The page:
Fig 5. A negative spiral hypothesis regarding the violation of the regulation in mountain gorilla tourism that may be accelerated by the posting of contents that include close human-gorilla interactions on social media.

https://doi.org/10.1371/journal.pone.0232085.g005

We would like to emphasize here that this hypothesis should be discussed further in a broader context. For instance, there might be an “innate” desire to interact with nature/wildlife on the human side [67]. In this context, the results and hypothesis suggest that such desires may drive people living far from the natural environment to search for, watch, and like social media contents that include human-wildlife close interactions. It may also drive potential tourists to expect close interactions with wildlife or such social media contents may stimulate and enhance such expectations or desires. On the other hand, it is also possible that such tourist expectations or desires have been constructed and reinforced in complex social contexts through popular media. In popular media, there have been some potentially misleading photos and footages that illustrated close interaction (including physical contact) between great apes and famous people such as scientists, conservationists, photographers, filmmakers, talents and so forth. In this context, although the impact of such popular media on public perceptions have been powerful, our hypothesis highlights that the impact of social media contents that are still mainly generated by “non-famous”, “non-professional” people have also become or may become more powerful in this Information Age.

We also admit that our analysis alone may not fully explain the direct relation between the popularity of YouTube contents that illustrate human-gorilla close interaction and the chances of population decline. Yet, it must be worth mentioning here that veterinarians sometimes intervene and treat the animals if they show disease symptoms [25, 3032] and it might be difficult to simply associate the probability of the disease transmission with population dynamics. In any case, however, further studies are required to test the hypothesis and demonstrate how and how much such contents on social media affect viewers’ (or potential tourists’) perceptions and behavior and how much these perceptions and behavior affect the probability of disease transmission.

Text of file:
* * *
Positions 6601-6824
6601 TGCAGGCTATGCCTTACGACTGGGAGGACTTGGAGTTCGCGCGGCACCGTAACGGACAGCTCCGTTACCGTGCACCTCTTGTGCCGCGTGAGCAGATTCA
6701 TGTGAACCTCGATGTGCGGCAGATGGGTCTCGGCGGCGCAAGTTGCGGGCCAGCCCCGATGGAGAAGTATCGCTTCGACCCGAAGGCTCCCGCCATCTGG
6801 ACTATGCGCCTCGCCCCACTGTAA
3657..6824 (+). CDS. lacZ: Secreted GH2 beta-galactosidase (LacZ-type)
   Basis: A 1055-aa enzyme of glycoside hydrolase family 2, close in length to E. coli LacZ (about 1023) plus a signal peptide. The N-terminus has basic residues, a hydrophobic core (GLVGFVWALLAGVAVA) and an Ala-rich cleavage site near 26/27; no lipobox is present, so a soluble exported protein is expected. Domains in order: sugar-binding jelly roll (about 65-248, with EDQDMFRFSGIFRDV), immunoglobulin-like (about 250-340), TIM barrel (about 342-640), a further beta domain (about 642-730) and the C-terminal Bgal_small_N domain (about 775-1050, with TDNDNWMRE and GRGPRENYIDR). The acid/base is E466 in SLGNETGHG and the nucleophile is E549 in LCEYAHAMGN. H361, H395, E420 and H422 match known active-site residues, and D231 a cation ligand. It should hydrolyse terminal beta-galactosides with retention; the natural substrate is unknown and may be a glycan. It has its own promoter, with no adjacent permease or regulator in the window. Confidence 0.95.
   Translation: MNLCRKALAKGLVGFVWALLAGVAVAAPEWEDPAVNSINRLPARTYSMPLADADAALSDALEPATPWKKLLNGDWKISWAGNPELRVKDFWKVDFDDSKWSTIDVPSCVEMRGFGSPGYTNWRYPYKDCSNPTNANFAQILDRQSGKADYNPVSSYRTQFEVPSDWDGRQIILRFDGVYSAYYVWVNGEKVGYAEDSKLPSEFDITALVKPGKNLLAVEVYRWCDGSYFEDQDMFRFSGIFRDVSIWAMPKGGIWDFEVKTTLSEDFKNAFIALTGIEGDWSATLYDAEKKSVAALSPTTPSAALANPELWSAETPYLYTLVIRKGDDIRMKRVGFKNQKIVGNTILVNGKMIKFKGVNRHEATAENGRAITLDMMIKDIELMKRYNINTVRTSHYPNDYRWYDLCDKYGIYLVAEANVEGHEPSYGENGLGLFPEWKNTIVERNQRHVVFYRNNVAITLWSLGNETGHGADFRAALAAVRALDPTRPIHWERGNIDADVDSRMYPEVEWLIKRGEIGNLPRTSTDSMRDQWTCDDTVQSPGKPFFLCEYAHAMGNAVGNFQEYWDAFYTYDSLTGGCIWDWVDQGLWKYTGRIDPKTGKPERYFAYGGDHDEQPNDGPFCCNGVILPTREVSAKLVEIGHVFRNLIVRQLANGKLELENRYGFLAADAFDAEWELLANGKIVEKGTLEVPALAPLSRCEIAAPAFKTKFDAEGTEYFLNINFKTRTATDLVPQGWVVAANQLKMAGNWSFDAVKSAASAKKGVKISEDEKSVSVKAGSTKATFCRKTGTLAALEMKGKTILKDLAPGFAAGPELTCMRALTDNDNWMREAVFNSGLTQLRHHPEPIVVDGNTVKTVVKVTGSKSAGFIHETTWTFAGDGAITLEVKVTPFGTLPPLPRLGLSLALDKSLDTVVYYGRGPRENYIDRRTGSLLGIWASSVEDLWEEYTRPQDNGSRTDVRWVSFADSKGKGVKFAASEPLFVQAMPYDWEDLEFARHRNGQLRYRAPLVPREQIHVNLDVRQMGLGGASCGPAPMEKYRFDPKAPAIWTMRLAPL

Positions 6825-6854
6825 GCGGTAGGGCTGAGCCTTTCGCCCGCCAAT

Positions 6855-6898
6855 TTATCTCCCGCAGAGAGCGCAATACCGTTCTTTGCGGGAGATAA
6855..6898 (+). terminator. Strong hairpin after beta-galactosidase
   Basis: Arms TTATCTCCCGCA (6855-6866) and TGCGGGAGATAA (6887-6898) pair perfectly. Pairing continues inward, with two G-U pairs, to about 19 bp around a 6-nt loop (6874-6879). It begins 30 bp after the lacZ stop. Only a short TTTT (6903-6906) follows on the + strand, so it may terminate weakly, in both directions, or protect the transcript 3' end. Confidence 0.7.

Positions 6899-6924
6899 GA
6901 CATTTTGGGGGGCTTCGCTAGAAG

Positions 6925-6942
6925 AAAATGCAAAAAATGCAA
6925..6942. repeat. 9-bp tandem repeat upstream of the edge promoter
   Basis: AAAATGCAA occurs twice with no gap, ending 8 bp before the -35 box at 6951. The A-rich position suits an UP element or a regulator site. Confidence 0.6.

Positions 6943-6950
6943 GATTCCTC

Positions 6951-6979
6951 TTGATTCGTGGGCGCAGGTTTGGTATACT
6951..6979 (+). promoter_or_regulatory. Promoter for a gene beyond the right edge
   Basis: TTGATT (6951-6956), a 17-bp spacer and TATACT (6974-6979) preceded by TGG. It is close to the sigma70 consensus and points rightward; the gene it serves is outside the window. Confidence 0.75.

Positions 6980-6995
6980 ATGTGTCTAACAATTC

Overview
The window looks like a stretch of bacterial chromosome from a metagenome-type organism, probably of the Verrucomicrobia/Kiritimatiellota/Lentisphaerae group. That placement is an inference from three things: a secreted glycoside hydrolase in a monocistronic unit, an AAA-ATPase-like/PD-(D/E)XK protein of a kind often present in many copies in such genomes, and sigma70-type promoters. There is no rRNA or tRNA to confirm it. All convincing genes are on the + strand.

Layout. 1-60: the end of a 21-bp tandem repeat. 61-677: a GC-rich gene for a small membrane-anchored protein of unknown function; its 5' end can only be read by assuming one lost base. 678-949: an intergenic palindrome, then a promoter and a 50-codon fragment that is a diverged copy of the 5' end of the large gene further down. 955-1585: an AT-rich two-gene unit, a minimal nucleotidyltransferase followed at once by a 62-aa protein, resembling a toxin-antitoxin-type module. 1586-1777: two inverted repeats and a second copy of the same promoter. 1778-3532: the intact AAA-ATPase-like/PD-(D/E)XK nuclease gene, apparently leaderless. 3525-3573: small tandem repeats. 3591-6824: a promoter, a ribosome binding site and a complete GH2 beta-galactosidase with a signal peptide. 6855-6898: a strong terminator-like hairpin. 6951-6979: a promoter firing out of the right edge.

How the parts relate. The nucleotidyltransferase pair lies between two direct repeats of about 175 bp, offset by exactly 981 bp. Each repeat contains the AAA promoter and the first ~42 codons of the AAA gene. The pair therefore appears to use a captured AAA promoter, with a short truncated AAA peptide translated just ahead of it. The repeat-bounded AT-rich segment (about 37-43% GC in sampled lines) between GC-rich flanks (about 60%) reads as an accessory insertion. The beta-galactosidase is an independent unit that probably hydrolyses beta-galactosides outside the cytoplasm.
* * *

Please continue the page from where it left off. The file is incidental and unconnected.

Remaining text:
From a practical point of view, it is recommended that all actors related to mountain gorilla tourism, including park rangers and officers, porters, lodge staff, NGO staff, researchers, influential media, tour operators, and tourists must always be aware of the potential negative effects of close proximity to mountain gorillas [e.g. 10, 2932]. Tourists must be properly informed about the risk of disease transmission and other negative effects before, during, and after observing gorillas. Tourists and park rangers should always try their best to maintain their distance, resisting the temptation to observe, interact, and take photos or videos at close proximity to the gorillas. It is necessary to organize frequent training workshops for park rangers to increase their performance in managing the distances between tourists and gorillas [33, 34] while maintaining the tourists’ satisfaction. It might be effective to control the number of tourists in order to enhance the management of tourism regulations and increase tourists’ satisfaction [e.g. 4, 26]. In addition, a possible measure to minimize the negative effects of ecotourism, especially for respiratory diseases, is the use of surgical masks [e.g. 10, 26, 29, 34]. Although it has been proposed for a long time, the use of masks has not yet been implemented except in Virunga National Park in the Democratic Republic of Congo. The use of surgical masks should be mandatory for anyone who tracks gorillas, aiming not to justify close interactions but to raise awareness of the risk and to prevent droplet infections [26].